Be kind to yourself. This is a time when it is important to take good care of yourself. Nothing you do will make a bigger difference than respecting yourself, your needs and your feelings. Handling your emotions may be the only job you can manage right now. Because no one knows your needs as well as you do, you need to notice them and honor them. Don’t overwhelm yourself just because it is the holiday season. Instead, do only as much as you can comfortably manage. Get the rest, nourishment and affection you need. Choose what’s best for you – to be with people or spend time alone, choose to be immersed in the holiday spirit or not.
Express your feelings. The surest road through grief is to feel it, not deny it. If you are hurting, the best advice is to allow your feelings. Cry if you need to cry, rage if you need to rage. Admit the longings, the loneliness or whatever you are feeling. Feelings expressed ultimately will disappear, but when feelings are suppressed, nothing changes.
Ask for what you need. Other people do not know how you feel unless you tell them. Don’t just go along with people or plans that are not for you. Tell people what would help you most. Friends and relatives may think you will feel better if you do not talk about your loss, or they may be afraid to upset you by mentioning the missing person. If you want to talk about the person who is gone, say so. If you want your privacy respected, if you need companionship or want a shoulder to cry on, say so. People outside your grief may feel awkward and not know what to do. As much as they want to help, they need you to direct them.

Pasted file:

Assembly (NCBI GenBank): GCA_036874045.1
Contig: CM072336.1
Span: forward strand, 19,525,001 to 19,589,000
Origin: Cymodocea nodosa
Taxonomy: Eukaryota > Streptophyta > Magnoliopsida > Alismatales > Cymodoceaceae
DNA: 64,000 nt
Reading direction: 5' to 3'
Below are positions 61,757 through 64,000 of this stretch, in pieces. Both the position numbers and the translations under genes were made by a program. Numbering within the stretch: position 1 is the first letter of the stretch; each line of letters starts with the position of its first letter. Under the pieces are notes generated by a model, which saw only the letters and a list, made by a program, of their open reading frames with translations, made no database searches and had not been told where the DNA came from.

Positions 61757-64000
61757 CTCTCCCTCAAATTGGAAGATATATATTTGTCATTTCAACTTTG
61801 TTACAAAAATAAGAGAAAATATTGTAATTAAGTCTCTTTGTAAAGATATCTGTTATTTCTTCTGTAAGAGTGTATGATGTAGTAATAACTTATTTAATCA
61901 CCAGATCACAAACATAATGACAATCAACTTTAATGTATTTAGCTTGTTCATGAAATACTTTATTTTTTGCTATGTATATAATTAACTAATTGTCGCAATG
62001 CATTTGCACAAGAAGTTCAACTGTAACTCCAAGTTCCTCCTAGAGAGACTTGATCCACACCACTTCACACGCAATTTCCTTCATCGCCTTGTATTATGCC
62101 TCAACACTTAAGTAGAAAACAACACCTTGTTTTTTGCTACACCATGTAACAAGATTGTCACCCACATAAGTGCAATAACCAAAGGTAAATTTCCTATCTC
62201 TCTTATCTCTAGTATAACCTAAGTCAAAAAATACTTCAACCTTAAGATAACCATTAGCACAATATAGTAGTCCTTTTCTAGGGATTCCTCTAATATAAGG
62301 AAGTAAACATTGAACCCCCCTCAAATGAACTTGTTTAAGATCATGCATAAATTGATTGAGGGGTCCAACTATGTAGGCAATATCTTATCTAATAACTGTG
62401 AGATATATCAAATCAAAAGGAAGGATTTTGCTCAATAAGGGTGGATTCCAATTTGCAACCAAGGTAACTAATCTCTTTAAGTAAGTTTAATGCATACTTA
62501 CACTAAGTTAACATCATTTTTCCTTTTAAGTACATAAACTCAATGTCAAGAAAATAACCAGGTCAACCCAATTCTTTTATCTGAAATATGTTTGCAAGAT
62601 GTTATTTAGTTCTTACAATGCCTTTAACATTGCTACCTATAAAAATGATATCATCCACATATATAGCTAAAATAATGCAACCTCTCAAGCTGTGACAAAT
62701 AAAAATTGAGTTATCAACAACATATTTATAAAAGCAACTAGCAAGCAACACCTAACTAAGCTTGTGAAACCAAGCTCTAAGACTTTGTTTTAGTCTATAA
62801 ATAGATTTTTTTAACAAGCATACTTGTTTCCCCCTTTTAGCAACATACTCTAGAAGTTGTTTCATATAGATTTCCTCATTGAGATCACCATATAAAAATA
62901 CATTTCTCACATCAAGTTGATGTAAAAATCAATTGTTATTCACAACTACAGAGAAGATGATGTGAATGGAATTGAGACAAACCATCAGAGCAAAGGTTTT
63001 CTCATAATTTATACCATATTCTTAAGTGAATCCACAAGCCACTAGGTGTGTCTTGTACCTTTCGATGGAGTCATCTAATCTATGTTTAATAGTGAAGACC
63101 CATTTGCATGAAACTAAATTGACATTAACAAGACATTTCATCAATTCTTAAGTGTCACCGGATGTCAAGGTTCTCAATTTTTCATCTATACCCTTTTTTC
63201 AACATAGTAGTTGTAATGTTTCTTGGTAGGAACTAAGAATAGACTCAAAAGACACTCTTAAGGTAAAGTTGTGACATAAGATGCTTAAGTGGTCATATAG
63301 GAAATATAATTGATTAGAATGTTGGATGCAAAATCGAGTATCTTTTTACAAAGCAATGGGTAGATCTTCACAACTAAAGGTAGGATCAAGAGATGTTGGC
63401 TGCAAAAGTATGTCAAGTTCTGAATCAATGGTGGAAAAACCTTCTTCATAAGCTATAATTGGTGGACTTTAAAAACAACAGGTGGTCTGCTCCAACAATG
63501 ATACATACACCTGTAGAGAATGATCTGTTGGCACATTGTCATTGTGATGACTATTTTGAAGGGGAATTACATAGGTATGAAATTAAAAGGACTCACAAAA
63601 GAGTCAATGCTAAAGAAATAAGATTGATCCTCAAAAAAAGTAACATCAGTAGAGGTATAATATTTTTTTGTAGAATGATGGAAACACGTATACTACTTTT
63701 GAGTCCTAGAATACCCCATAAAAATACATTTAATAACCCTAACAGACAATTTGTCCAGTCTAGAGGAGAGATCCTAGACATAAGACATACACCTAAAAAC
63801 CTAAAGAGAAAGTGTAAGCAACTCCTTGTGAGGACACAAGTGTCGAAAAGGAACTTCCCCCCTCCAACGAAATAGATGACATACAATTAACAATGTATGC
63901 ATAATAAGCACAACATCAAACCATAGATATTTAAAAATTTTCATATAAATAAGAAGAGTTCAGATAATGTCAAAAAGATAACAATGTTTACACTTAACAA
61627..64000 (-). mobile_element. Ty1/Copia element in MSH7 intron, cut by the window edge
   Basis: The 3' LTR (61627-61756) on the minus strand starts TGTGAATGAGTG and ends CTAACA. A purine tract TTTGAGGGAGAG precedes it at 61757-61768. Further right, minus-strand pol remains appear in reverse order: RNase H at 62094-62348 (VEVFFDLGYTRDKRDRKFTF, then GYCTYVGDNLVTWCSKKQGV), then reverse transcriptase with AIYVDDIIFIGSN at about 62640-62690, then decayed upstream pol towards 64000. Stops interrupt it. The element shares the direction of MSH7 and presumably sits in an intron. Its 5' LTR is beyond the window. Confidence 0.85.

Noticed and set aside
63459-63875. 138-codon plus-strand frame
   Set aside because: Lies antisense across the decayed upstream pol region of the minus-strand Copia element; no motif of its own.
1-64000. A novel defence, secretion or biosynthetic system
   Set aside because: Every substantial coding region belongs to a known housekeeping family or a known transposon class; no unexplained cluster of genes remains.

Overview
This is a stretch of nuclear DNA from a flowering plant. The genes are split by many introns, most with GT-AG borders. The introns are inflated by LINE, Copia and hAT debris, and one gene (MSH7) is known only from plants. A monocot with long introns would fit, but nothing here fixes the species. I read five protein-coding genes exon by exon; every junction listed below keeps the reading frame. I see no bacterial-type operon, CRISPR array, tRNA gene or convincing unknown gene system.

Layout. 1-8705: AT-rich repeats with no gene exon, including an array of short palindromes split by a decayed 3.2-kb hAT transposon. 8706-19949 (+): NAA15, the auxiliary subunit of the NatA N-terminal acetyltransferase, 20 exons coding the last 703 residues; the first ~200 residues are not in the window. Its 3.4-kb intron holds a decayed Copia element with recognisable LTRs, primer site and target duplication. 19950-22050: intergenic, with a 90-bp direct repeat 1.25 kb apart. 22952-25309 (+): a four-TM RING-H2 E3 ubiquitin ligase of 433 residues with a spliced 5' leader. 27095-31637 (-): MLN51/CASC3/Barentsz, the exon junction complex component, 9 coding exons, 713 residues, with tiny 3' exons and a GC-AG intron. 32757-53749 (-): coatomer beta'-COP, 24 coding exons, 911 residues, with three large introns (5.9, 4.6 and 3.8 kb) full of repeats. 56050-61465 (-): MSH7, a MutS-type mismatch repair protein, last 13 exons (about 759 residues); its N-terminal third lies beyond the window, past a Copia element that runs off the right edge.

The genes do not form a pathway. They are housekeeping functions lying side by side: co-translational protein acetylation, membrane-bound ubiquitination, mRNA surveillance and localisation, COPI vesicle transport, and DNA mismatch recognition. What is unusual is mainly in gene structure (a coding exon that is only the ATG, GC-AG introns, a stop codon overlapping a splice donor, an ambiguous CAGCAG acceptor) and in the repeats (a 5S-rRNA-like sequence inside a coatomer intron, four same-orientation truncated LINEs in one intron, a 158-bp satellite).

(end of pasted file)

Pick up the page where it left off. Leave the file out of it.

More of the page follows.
Don’t be afraid to ask for help with planning, shopping, entertaining or just getting through today. Ultimately, asking for help will make your life a little easier. If you cannot shop or decorate this year, ask a friend, relative, or other agency volunteer to help. What looks challenging to you may be a lot of fun for someone else. As hard as it may be to imagine, remember that serving you can be very satisfying and rewarding for the other person.
Create support for yourself. Be sure you have people with whom you can talk. Most of us can cope best with tough times if we have a loving presence – a relative or a friend to walk with us through this painful time. When spouses/partners or family members hurt as much as you do and cannot be a support, find an alternative. Look for a short-term support partner, perhaps a friend, another person in grief, a relative, a counselor. Or, create a small group of people who have similar concerns with whom you can stay in touch daily or frequently through the holidays or beyond. Supportive people and support groups really help.
Help another person in need. Contributing to someone else moves your attention elsewhere. Helping another can be a very effective way of healing after a loss, because when you are immersed in someone else’s needs, you can be free of your own distress and pain. If you have the energy, there are many ways to volunteer. Some possibilities are to volunteer to be with older folks or children, to help in a hospital or a soup kitchen, or to help a friend in need over the holidays.
Appreciate your other loved ones. Enjoy the people you love. It is natural to feel alone in your grief and want to isolate yourself, yet that closes off all chances for closeness and nourishment from other people. Don’t deprive your children, spouse/partner, other loved ones or yourself. As hard as it may be to get your attention off your loss, they need your love too. And in return, their love can nourish you and help you begin to heal.
Don’t compare your life with other people. Feeling jealous of intact families and feeling deprived are natural reactions after a loss – as if other families are happier than yours, as if other people have what you do not. We have a lot of illusions about how other people live. Contrary to our illusions, holiday times are often not ideal times for families, intact or not. Don’t try to compare lives, it only adds to your misery. Embracing what you have, gives you much more power than regretting what is missing.